The much-debated Urban Development and Housing Act of 1992 (Republic Act No. 7279) is a piece of legislation that essentially calls for the provision for a comprehensive and continuing urban development and housing program, and to establish the mechanism for its implementation.

Also informally known as the Lina Law after its author, former senator Jose D. Lina, the law mandates the local governments, with the support of the national government, to undertake urban development and renewal, paying attention to underprivileged and homeless citizens. It also sets the guidelines and the procedures in the eviction of informal settlers and demolition of their dwellings.

The law, unfortunately, is one of the most misunderstood. Certain media practitioners have wrongly interpreted or commented on it, contributing to its misunderstanding. National and local government officials have failed to understand its philosophy, and at certain times intentionally twisted the law to suit the interests of informal settlers, professional squatters, and syndicates.

But whatever are the reasons for the misconceptions, the ultimate result is the government’s failure to spur an inclusive and comprehensive urban development and renewal, one that addresses the needs of the homeless poor as stipulated by our Constitution. These misconceptions have indirectly led to the all-too-familiar clashes between informal settlers and the police whenever demolition of informal settlements is carried out.

Below are some of the most common misconceptions about R.A. 7279:

1. That under the 1987 Philippine Constitution, informal settlers shall own the land after squatting on it for more than 10 years.

This is not at all true and has no basis in the law.

2. That private landowners are legally required to pay informal settlers “disturbance compensation” prior to eviction.

Private landowners are neither legally required to pay informal settlers any form of compensation nor are they required to oversee the informal settlers’ relocation. However, there is nothing wrong if private landowners voluntarily give some financial assistance to the squatters on their land when they are evicted and their dwellings demolished.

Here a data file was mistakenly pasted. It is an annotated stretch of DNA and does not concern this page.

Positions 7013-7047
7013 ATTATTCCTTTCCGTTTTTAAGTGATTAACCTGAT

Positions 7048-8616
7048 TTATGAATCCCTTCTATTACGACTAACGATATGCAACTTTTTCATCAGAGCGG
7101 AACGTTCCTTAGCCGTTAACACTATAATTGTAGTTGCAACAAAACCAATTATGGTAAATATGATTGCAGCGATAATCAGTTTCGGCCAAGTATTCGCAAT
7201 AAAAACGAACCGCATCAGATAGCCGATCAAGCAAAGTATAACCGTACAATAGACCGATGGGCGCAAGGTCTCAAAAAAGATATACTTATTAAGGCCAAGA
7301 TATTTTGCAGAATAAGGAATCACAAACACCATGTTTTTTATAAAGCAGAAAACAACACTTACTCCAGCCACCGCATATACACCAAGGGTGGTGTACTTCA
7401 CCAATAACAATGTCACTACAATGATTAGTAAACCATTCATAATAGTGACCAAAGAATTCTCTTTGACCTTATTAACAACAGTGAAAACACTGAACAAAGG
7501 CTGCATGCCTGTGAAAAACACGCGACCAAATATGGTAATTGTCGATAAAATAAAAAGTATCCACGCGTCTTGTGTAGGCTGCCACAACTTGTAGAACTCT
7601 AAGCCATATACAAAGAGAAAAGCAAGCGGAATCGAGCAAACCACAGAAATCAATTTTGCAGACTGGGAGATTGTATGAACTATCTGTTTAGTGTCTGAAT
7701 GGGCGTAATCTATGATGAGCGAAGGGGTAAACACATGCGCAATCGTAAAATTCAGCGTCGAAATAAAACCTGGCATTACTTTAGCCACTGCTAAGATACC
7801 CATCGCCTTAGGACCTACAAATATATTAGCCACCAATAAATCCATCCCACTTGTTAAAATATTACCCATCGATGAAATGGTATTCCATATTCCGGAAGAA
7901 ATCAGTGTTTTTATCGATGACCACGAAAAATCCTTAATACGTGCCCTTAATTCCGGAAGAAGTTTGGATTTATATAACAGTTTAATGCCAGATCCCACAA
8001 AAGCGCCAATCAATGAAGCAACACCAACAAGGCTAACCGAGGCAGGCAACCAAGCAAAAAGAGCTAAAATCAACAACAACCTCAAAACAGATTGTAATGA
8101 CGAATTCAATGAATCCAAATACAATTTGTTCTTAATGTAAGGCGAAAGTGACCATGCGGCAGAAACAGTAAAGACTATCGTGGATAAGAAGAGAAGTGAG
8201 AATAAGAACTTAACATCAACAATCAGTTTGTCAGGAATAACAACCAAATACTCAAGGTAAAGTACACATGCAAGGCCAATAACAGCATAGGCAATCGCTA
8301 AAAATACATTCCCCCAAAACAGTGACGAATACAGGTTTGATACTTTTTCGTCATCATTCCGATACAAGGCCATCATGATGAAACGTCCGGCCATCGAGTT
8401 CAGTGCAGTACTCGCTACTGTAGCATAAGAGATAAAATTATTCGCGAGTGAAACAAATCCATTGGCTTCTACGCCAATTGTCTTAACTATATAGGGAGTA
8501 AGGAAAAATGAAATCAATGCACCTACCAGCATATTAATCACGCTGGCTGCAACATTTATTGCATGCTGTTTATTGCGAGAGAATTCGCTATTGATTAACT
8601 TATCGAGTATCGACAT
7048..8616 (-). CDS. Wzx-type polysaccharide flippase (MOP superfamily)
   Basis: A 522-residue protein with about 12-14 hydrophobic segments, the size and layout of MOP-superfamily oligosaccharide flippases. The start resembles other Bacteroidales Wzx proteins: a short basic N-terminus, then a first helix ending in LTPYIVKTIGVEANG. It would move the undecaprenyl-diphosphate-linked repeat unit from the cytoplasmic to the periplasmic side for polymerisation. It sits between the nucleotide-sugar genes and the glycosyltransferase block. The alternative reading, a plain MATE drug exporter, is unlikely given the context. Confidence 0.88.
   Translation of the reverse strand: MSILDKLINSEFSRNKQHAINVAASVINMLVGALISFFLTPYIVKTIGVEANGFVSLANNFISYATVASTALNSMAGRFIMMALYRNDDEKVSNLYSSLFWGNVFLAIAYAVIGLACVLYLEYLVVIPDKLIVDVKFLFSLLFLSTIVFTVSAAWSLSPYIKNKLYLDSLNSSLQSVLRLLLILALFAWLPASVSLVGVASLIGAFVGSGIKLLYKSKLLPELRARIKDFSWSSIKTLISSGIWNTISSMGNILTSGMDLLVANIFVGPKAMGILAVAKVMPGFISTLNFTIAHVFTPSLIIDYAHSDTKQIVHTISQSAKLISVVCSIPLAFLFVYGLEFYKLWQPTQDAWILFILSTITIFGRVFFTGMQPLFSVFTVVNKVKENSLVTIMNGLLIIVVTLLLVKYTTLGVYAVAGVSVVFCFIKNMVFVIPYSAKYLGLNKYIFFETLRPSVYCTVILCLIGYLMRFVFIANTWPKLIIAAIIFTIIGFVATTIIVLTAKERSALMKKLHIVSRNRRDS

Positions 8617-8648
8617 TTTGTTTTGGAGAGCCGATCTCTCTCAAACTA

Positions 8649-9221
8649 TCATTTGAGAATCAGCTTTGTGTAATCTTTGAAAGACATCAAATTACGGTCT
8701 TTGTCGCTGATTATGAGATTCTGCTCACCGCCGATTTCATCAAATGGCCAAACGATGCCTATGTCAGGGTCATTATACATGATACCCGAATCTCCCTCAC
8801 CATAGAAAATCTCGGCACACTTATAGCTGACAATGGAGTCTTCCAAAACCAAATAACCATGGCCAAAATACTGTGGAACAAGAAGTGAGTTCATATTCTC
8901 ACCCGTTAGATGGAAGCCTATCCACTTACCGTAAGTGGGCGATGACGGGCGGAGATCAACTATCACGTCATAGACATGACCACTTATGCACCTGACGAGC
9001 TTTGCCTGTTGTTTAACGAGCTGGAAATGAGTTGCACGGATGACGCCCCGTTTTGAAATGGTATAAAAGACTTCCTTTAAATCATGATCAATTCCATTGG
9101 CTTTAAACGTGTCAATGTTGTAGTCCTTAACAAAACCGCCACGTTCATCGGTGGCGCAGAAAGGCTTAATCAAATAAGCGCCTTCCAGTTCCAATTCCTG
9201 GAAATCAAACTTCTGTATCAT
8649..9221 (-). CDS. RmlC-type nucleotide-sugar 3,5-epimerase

3. That the consent of the squatters or informal settlers is needed with regards their relocation site.

The law requires that the government must consult with the squatters on their eviction and relocation, but consultation does not mean consent. It is still the government that finally decides where the relocation site shall be, but the government must exhaust all alternatives to relocate informal settlers near their job sites before moving them out.

4. That socialized housing always includes a house and lot.

Socialized housing could be in the form of lot only, or house only, as in the case of medium- or high-rise building, and not necessarily house and lot. However, I suggest that the law be amended to expand the meaning of socialized housing to include house and lot in case of row, duplex, or single detached houses.

5. That the government has to provide free housing to the squatters or that squatters are entitled, as a matter of right, to free housing.

This has no basis under the Constitution or R.A. 7279. There is no country yet that provides free housing to its citizens.

Misconceptions also abound over what defines a professional squatter. The law qualifies squatters as “professional” if they:

have sufficient income for legitimate housing, have previously been awarded home lots or housing units by the government but who sold, leased, or transferred the same to other parties to settle illegally in the same place or in another urban area, and [are] non-bona fide occupants and intruders of lands reserved for socialized housing.”

While misconceptions over provisions and intent of the law apparently contributed to the continued failure to abate squatting, let it not be said that R.A. 7279 caused the proliferation of illegal settlers. To say so would be the greatest misconception.

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  • Leo Collado Ramirez

    just want to know about the following:
    1. The rights of the informal settlers in private landowners.
    2. The process of demolation of the informal settlers in private land owners.

    • Rizza Estoconing Sta Ana

      Hi Leo Collado Ramirez!

      To answer your queries, there should be due process and dialogue reached between informal settlers and the landowners. If there are rights violated by either party, the local government is oftentimes tasked to mediate.

      I doubt that we can be of help regarding your inquiries, but we will be happy to come up with more updated topics about affordable housing for Filipinos :D

      I believe we have done an article about socialized housing for Filipinos:

      Good luck!

    • Rizza Estoconing Sta Ana

      You can also contact the Housing and Urban Development Coordinating Council for assistance too: